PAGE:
beds. But for the 75-year-old Kalpakam Srinivasamurthi it is time for
an online appointment on a popular social networking website she will
not like to give a miss. Her grandchildren, relatives and friends
staying abroad eagerly wait for paati's comments from Chennai.
She logs on again in the evening for some time without fail before
retiring for the day. She does not call herself a Facebook addict but
thinks the knowledge of various applications on the site makes her
Facebook, Orkut and other social networking sites are no longer the
domain of youngsters alone. Senior citizens are increasingly turning
to technology to catch up with like-minded people.
Ms. Kalpakam, for instance, was initiated in to the social networking
site a year ago by her grandson who left it for her to explore the
features further. "I don't like to seem ignorant when everybody around
talks about a subject, that is how I learnt about Facebook. It is a
wonderful way to stay connected," says the septuagenarian who attended
a computer course for homemakers 10 years ago.
Since then it has been a journey of self-learning on the World Wide
Web, something even Vasanthy Devasahayam (62) will vouch. Ms.
Devasahayam recalls how someone had left a comment on her profile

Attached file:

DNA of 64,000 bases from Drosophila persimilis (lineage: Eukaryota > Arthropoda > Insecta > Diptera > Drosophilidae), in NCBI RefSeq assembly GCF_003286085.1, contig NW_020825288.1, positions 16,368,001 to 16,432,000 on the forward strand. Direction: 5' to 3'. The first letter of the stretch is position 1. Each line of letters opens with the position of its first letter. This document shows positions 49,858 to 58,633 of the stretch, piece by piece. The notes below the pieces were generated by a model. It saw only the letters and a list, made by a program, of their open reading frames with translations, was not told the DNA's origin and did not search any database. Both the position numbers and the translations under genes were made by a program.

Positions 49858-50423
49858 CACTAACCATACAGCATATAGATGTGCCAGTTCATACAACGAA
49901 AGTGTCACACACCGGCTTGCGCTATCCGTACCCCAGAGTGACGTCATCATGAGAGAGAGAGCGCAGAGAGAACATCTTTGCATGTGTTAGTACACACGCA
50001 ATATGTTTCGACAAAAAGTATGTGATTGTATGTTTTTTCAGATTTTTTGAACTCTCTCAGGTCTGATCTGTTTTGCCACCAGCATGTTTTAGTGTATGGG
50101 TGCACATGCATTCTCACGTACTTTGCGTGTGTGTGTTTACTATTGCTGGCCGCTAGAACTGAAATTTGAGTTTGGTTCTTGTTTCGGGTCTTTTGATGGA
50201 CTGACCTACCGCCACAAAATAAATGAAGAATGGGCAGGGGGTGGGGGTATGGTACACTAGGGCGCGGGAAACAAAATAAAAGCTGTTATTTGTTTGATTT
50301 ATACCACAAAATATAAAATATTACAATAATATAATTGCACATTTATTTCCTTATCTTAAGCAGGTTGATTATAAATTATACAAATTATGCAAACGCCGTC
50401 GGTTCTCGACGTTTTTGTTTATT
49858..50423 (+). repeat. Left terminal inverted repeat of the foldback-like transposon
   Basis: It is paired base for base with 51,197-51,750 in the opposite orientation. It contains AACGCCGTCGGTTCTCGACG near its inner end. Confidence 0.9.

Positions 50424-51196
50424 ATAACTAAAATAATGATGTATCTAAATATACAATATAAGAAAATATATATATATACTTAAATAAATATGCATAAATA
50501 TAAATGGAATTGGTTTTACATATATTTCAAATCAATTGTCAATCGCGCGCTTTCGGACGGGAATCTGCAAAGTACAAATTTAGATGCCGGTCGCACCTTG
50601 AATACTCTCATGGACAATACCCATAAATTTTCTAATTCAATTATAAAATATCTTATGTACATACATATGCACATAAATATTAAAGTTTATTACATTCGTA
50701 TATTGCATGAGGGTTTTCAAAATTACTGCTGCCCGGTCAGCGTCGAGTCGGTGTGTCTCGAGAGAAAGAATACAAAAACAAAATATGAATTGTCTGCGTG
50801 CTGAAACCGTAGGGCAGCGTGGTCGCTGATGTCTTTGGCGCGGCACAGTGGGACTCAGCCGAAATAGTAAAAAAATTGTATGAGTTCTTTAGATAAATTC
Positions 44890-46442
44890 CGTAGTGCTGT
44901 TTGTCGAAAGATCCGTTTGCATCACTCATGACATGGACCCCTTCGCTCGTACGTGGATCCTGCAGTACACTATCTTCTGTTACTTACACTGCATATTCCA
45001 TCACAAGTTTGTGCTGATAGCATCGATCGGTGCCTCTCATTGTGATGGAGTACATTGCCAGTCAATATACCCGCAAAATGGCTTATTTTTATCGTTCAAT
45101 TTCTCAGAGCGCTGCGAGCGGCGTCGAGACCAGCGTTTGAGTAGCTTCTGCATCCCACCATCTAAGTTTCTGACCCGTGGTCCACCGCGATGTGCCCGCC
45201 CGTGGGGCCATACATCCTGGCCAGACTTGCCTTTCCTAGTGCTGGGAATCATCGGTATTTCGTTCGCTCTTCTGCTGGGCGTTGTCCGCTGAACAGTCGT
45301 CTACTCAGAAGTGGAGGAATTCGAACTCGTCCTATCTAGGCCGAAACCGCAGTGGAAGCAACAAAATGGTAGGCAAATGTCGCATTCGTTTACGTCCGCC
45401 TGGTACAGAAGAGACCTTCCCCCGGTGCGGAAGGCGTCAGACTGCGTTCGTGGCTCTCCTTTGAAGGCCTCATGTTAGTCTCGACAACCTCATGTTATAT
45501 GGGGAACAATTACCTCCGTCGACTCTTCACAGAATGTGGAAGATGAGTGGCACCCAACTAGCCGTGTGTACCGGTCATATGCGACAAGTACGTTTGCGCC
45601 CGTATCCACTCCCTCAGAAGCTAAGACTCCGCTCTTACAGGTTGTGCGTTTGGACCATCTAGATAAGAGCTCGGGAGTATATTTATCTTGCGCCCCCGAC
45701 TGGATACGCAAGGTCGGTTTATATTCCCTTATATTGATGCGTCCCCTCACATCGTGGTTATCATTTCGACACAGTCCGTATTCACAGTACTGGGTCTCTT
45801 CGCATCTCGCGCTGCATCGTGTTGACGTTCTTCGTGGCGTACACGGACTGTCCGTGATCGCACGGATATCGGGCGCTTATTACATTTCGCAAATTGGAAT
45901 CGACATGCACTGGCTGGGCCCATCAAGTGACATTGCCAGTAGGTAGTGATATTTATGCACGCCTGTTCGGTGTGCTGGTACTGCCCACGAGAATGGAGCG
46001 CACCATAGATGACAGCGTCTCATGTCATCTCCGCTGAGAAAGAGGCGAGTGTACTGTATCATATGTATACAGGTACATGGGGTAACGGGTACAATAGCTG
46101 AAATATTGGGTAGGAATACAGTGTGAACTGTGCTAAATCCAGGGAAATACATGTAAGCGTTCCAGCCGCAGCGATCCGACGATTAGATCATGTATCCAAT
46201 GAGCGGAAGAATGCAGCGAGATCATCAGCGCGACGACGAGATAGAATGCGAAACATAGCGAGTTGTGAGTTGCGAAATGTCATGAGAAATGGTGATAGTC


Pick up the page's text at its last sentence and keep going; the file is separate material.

thinking she is a known acquaintance. "Later, I remembered her and
brought out the connection that her mother-in-law was my mother's
friend," says the former advertisement professional who reserves 10.30
p.m. to 1.30 p.m. for browsing the social networking site.
Ever since A. Raman, (65) joined the social networking community he
has renewed his hobby in photography. The member of Humour Club has
uploaded over 200 photographs and has quite a fan following. "The
beauty is that I have renewed many contacts and at the same time I am
cautious on whom to invite as friends and whom not," he says.
For a majority of people, post-retirement social networking sites have
become a good way to stay connected, reminisce memories, get rid of
the boredom or simply to play games from the many features and
P. Vyasamoorthy of Hyderabad moderates the web group sss-global
(Society for Serving Seniors). "There are 550 members, all retired and
net savvy. We exchange about 30 messages daily. Most of the topics
related to elders are discussed. There are quite a few persons from
Chennai who are members of the group," he says.
A year after social networking site www.verdurez.com was launched for
those above 55 years, the creators see its membership increasing – a
majority of them are from the South.
"Connecting like-minded peers helps them alienate loneliness and to a
great extent we could regulate that through our membership. Some lost
their spouse and get advice from others in the group or share
experiences, something which they would not like to discuss with all,"
says Ishita Sukhadwala, founder, Verdurez. One of the oldest members
is an 85 year old, and for many the site with its games and puzzles is
an addiction, she says
news | explorenews (15 February 2010)